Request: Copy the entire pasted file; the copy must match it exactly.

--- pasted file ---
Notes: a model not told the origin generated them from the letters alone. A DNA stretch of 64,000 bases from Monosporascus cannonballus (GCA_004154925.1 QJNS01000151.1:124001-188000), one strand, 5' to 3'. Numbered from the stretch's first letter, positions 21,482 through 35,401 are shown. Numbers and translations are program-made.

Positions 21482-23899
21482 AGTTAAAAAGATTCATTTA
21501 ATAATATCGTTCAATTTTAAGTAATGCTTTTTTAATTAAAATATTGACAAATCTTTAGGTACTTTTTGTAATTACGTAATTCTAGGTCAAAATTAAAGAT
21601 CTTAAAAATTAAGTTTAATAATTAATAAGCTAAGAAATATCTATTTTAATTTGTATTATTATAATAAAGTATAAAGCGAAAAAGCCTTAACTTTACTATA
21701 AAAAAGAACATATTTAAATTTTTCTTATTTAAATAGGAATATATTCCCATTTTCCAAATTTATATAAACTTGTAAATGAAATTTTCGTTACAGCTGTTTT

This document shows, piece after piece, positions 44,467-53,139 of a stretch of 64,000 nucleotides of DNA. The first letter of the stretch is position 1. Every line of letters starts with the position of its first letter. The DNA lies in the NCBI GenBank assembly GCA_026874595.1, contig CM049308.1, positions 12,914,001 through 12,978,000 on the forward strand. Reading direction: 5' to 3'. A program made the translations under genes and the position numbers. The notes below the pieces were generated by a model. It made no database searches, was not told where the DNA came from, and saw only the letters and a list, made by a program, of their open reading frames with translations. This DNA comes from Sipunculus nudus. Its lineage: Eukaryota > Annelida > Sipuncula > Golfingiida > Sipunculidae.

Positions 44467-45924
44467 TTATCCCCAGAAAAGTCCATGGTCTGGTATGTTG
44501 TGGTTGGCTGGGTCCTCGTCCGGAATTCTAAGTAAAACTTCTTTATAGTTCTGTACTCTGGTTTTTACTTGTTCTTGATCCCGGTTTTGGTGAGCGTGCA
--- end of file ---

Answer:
Notes: a model not told the origin generated them from the letters alone. A DNA stretch of 64,000 bases from Monosporascus cannonballus (GCA_004154925.1 QJNS01000151.1:124001-188000), one strand, 5' to 3'. Numbered from the stretch's first letter, positions 21,482 through 35,401 are shown. Numbers and translations are program-made.

Positions 21482-23899
21482 AGTTAAAAAGATTCATTTA
21501 ATAATATCGTTCAATTTTAAGTAATGCTTTTTTAATTAAAATATTGACAAATCTTTAGGTACTTTTTGTAATTACGTAATTCTAGGTCAAAATTAAAGAT
21601 CTTAAAAATTAAGTTTAATAATTAATAAGCTAAGAAATATCTATTTTAATTTGTATTATTATAATAAAGTATAAAGCGAAAAAGCCTTAACTTTACTATA
21701 AAAAAGAACATATTTAAATTTTTCTTATTTAAATAGGAATATATTCCCATTTTCCAAATTTATATAAACTTGTAAATGAAATTTTCGTTACAGCTGTTTT

This document shows, piece after piece, positions 44,467-53,139 of a stretch of 64,000 nucleotides of DNA. The first letter of the stretch is position 1. Every line of letters starts with the position of its first letter. The DNA lies in the NCBI GenBank assembly GCA_026874595.1, contig CM049308.1, positions 12,914,001 through 12,978,000 on the forward strand. Reading direction: 5' to 3'. A program made the translations under genes and the position numbers. The notes below the pieces were generated by a model. It made no database searches, was not told where the DNA came from, and saw only the letters and a list, made by a program, of their open reading frames with translations. This DNA comes from Sipunculus nudus. Its lineage: Eukaryota > Annelida > Sipuncula > Golfingiida > Sipunculidae.

Positions 44467-45924
44467 TTATCCCCAGAAAAGTCCATGGTCTGGTATGTTG
44501 TGGTTGGCTGGGTCCTCGTCCGGAATTCTAAGTAAAACTTCTTTATAGTTCTGTACTCTGGTTTTTACTTGTTCTTGATCCCGGTTTTGGTGAGCGTGCA